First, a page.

Since the early 2000s quotes attributed to Gen. Vo Nguyen Giap, North Vietnam’s top commander for most of the war, have been circulating online as evidence that North Vietnam would have surrendered if the United States had applied just a bit more military pressure.
In one version, Giap purportedly says in his 1985 postwar memoir How We Won the War that the United States had been on the verge of defeating North Vietnam after the 1968 Tet Offensive.
In the second version, the quote relates to the intense U.S. B-52 bombing campaign in December 1972 during Operation Linebacker II, which struck Hanoi and Haiphong. The alleged quote is something along these lines: “What we still don’t understand is why you Americans stopped the bombing of Hanoi. You had us on the ropes. If you had pressed us a little harder, just for another day or two, we were ready to surrender.”
Did Giap actually say that? The short answer is no. The Giap quote is a myth. As it turns out, the original source is not a communist official but rather a British counterinsurgency expert. I will explain.
First, let us dispense with the obvious falsehoods. Giap’s memoir was originally published in 1976, not 1985, and nowhere inside its pages does he say that North Vietnam contemplated surrendering at any point in the war. Indeed, the essential point he makes in his memoir—as with every other book, article and speech he produced—was his unshakable resolve to keep fighting until Hanoi had reunified North and South under a single government controlled by the Vietnamese Communist Party.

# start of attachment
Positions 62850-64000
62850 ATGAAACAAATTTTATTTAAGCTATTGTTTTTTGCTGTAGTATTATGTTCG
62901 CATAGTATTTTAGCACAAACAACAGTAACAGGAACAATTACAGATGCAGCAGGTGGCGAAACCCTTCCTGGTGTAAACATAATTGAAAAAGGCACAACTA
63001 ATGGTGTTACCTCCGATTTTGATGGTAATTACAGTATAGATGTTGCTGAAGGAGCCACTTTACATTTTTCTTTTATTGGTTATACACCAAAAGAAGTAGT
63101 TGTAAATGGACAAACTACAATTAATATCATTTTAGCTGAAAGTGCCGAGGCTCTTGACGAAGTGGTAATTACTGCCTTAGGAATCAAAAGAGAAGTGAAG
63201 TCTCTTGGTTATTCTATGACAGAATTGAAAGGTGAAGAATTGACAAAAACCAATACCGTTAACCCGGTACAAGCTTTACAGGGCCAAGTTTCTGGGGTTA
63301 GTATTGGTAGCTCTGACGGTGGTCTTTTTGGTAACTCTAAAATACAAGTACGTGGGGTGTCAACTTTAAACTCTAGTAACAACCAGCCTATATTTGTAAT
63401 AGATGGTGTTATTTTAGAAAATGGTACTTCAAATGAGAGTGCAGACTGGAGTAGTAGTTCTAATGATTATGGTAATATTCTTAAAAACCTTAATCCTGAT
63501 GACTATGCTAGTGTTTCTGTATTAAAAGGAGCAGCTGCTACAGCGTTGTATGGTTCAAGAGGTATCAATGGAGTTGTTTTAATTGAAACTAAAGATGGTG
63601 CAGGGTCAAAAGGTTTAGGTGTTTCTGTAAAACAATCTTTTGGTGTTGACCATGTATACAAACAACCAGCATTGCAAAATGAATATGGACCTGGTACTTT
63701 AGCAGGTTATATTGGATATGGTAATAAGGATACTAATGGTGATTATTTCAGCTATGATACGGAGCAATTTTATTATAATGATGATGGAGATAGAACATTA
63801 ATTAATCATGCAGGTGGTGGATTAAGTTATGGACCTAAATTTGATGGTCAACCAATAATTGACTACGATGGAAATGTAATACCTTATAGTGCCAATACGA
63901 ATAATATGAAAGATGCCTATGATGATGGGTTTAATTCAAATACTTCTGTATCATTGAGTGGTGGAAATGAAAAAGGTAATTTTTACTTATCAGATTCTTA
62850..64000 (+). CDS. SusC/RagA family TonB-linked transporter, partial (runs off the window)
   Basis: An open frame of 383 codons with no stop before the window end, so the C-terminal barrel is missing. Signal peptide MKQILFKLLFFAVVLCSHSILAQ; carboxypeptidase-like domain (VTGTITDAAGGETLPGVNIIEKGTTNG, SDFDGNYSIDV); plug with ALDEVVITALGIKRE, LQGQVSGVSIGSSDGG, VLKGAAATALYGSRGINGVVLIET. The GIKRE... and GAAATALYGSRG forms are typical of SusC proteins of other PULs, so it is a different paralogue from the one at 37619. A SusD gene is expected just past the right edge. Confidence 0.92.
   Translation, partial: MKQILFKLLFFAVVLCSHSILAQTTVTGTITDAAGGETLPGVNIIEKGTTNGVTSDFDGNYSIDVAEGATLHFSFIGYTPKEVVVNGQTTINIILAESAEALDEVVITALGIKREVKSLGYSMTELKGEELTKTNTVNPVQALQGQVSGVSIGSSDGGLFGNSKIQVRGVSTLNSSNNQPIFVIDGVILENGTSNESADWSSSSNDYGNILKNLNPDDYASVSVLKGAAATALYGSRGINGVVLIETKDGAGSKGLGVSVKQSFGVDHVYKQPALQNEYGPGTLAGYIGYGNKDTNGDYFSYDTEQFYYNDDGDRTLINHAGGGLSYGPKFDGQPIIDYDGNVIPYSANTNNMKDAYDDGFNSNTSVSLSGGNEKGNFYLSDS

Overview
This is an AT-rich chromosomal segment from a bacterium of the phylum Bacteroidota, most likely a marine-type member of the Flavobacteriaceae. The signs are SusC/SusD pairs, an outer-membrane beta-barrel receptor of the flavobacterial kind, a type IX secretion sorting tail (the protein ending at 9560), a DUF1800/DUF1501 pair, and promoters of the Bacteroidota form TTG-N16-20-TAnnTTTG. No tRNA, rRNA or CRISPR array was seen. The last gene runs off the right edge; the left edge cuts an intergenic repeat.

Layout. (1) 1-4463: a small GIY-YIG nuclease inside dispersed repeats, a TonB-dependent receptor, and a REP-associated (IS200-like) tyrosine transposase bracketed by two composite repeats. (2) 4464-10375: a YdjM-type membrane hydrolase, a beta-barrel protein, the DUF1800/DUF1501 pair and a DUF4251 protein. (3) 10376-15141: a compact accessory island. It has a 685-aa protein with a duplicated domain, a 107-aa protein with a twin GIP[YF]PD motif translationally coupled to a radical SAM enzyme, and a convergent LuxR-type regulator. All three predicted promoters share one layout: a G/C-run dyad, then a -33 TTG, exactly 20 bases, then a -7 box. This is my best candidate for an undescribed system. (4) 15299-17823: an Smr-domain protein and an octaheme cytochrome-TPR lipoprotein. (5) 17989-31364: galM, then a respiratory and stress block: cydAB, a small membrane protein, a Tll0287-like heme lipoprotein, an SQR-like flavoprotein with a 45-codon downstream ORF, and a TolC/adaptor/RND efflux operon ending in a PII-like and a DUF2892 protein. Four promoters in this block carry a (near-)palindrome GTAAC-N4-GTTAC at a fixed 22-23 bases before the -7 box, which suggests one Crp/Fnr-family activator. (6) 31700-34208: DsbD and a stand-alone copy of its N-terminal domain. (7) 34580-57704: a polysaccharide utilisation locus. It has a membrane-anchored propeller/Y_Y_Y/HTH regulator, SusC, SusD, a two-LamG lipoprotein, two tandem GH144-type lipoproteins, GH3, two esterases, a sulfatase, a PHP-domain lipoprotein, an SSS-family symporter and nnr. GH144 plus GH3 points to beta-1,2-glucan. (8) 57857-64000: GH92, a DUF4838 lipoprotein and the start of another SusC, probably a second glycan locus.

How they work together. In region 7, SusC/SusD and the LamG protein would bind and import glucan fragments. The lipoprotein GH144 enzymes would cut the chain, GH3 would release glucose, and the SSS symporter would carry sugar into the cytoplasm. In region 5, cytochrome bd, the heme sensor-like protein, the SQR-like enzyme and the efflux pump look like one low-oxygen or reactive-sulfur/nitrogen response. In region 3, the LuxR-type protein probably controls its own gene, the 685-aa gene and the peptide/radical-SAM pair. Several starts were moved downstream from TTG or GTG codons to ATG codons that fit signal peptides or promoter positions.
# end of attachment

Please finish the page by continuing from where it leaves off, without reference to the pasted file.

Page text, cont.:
So where did the bogus quote originate?
In an unlikely place. In the spring of 1974, the Fletcher School of Law and Diplomacy at Tufts University in Massachusetts held a colloquium on “The Military Lessons of the Vietnam War” attended by a mix of former government officials, academics and media figures. Those proceedings appeared in an edited volume by Crane, Russak & Company titled The Lessons of Vietnam.
One participant, British counterinsurgency expert Sir Robert Thompson, commented on the Operation Linebacker II campaign, which forced North Vietnam back to the conference table and resulted in the Paris Peace Accords of January 1973.
Thompson, who had no special insight into North Vietnamese thinking or sources, wrote on Page 105, “In my view, on December 30, 1972, after eleven days of those B-52 attacks on the Hanoi area, you had won the war! It was over!” However, Thompson makes it clear that his phrase “won the war” referred to North Vietnam’s willingness to sign the peace treaty, which allowed the United States to leave the war but did not produce an actual U.S. victory.
With the explosion of social media channels in the 2000s, Thompson’s quote was borrowed, transformed and then repeated on a massive scale. Now the truth can be known.
Dr. Erik Villard is a Vietnam War specialist at the U.S. Army Center of Military History at Fort McNair in Washington D.C.
This article appeared in the August 2021 issue of Vietnam magazine. For more stories from Vietnam magazine, subscribe here and visit us on Facebook: